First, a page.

Here’s why booking connections on separate itineraries is a bad idea

Dov Hook wants a refund for change fees charged by American Airlines for a missed connection. But our advocates are not inclined to assist him because his situation is the result of his own errors.

Hook’s case is a warning to air travelers to avoid booking connections on separate itineraries and to check in by the time indicated on one’s air ticket. And when traveling with small children or anyone with mobility issues, as Hook was, you need to allow yourself additional advance time to check in and make connections. Otherwise, as Hook discovered the hard way, you might be staying on the ground and on the hook for some hefty change fees.

Hook might have avoided being assessed the fee had he booked all his flights on one itinerary and arrived on time for check-in. But he didn’t. And he made more mistakes when he attempted to self-advocate his case before he contacted us.

A dream anniversary trip and a missed connection

The story opens with Hook’s purchase through Chase Travel of seven air tickets, for himself, his wife, his elderly mother (who requires a wheelchair), and their four children for a flight from New York to London via Paris, for what Hook describes as his “dream anniversary celebration.” The outbound flights took off and landed without a hitch. But when Hook and his family returned home, they ran into a problem that led to a missed connection.

The Hooks were scheduled to fly on Vueling from London Gatwick Airport to Paris, where they would connect to an American Airlines code-shared flight on British Airways for their flight to Kennedy Airport in New York. But they were prevented from boarding by a gate agent.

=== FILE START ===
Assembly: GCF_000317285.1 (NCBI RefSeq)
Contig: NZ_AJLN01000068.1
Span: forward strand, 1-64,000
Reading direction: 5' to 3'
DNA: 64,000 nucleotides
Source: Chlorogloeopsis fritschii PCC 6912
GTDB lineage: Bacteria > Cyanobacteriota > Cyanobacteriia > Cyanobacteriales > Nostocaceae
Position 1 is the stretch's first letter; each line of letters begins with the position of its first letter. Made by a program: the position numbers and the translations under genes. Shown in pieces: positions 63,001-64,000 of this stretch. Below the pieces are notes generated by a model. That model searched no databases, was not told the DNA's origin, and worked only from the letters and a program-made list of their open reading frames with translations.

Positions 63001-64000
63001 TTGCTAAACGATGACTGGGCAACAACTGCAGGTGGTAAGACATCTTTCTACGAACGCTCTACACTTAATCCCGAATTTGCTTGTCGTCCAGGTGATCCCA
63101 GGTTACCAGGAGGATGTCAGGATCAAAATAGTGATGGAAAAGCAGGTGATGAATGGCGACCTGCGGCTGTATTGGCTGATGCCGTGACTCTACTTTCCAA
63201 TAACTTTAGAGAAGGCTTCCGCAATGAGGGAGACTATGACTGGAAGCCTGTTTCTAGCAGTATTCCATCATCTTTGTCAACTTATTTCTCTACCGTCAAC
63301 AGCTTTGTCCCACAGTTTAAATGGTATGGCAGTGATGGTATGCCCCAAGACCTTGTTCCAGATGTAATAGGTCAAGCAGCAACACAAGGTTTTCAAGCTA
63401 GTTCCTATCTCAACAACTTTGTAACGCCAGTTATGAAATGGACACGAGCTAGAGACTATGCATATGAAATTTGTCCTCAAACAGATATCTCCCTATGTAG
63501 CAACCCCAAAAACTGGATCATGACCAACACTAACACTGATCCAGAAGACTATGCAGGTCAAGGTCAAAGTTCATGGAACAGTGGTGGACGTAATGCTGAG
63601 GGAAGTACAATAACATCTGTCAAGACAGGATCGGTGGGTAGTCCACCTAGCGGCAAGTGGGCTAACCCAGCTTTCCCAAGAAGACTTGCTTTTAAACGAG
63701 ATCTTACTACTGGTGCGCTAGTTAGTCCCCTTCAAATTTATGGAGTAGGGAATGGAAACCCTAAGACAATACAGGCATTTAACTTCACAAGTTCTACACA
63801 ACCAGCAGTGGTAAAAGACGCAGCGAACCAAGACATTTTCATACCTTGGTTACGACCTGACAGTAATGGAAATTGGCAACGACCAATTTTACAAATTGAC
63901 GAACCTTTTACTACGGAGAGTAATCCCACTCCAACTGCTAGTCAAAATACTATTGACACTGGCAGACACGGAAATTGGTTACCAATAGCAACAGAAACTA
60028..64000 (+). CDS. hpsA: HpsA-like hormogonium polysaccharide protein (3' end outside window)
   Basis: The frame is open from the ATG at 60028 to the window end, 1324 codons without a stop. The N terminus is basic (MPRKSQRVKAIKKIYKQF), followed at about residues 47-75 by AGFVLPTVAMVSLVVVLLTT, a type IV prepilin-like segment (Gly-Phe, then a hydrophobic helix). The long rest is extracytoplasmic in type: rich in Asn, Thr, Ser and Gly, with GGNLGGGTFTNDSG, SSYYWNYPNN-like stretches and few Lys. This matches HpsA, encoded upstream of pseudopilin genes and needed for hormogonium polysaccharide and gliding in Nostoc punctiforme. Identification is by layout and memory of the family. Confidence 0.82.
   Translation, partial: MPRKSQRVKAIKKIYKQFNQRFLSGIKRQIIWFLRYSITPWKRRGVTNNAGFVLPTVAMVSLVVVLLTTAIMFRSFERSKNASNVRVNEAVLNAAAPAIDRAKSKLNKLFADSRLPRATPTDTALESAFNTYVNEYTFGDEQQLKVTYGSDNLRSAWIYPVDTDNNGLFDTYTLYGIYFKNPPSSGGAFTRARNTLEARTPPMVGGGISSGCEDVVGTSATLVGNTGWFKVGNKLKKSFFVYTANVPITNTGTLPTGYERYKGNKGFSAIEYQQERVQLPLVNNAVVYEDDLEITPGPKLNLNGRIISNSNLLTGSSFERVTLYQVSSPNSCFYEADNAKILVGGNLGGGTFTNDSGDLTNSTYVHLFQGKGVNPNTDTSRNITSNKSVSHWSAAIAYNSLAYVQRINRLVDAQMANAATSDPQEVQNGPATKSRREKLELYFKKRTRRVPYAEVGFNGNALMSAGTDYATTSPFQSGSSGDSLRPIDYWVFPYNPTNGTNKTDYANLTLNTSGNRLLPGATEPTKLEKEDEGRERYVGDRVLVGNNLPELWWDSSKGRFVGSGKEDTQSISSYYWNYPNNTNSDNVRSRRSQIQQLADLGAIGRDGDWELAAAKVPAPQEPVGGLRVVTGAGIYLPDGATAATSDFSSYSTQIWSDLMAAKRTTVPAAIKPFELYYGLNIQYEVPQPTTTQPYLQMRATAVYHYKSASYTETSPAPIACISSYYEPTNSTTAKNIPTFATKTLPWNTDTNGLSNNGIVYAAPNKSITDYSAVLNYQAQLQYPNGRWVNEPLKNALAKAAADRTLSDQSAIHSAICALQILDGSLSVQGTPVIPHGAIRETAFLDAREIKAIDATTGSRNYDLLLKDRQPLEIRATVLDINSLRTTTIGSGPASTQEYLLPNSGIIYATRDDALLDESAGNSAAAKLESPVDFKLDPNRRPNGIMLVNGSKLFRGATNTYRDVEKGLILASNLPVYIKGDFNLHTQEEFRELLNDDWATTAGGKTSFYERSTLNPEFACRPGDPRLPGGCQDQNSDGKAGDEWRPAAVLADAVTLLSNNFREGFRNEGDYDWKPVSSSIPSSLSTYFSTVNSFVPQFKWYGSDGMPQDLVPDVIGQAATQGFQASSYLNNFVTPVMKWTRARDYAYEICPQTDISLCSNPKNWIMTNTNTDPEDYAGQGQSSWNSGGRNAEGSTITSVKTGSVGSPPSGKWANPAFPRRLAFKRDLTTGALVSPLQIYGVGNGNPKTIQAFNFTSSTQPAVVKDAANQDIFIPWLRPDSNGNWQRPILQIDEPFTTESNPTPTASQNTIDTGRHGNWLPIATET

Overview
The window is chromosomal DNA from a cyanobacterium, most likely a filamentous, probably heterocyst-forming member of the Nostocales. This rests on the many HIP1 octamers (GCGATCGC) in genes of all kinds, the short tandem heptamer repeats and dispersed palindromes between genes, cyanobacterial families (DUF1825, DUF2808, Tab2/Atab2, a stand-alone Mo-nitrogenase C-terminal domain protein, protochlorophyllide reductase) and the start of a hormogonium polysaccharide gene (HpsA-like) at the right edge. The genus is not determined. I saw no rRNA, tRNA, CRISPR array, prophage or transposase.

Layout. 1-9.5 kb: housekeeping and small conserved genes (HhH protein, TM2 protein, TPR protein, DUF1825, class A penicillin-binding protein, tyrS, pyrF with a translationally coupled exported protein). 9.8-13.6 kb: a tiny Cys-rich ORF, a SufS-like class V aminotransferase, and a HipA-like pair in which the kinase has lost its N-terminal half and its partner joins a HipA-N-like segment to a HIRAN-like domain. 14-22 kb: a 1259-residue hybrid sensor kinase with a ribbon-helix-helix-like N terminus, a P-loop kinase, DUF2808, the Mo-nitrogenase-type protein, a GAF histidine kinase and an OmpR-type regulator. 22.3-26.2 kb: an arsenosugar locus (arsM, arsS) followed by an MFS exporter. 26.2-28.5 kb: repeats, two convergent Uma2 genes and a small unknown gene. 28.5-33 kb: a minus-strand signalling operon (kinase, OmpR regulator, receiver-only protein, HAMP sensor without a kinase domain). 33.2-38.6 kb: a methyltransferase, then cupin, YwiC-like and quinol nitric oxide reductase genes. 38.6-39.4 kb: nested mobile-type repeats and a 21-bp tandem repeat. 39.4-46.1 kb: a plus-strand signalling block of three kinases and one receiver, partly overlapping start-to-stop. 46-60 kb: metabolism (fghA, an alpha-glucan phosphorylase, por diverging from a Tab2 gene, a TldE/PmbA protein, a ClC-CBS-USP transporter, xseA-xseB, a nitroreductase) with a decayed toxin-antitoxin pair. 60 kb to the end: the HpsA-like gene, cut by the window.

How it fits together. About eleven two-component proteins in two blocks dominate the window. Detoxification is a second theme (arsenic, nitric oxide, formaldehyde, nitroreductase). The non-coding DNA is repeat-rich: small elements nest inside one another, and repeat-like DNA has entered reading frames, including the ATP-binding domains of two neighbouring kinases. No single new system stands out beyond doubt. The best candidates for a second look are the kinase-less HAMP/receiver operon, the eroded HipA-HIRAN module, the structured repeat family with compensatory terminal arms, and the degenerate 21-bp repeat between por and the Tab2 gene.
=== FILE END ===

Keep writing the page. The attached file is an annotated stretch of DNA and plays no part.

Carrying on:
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Problems at the gate

According to Hook:

Vueling refused to let us board because the agent was lazy (we were traveling with children and a handicapped elderly passenger), rude and possibly racist and didn’t want to check us in with baggage, claiming there wasn’t enough time (we were there well ahead of the cut-off time).

We don’t know what happened with the gate agent. We suspect that although Hook claims to have arrived for check-in “well ahead of the cut-off time,” he actually didn’t.

To return home on his originally booked Paris-to-New York flight, Hook had to rebook his connecting flight to Paris on a flight leaving from London Heathrow Airport. The new airfares were slightly higher than those for the originally booked flight, but American Airlines charged Hook a change fee of $2,100 ($300 per passenger).

Complaint letters

Hook then sent letters of complaint to American Airlines’ and British Airways’ customer service agents, requesting a refund of the change fee. Here’s an excerpt from his letter to American Airlines:

As you can imagine, this charge is especially punishing to us, having spent so much already on what was supposed to be our ‘dream’ anniversary celebration (that included being robbed of our spending money in Paris). We just do not have the money to pay this exorbitant amount of money and it would seriously affect our daily living budget for rent and food, etc. which is already stretched thin with four children and elderly parents to support. I immediately called Chase Travel, who booked the flight, British Airways, and the American customer support line. All agreed I wasn’t at fault and I would need to contact American since the charge was charged by American so they would be the ones to refund the fee or award vouchers for the $2,100 change fees.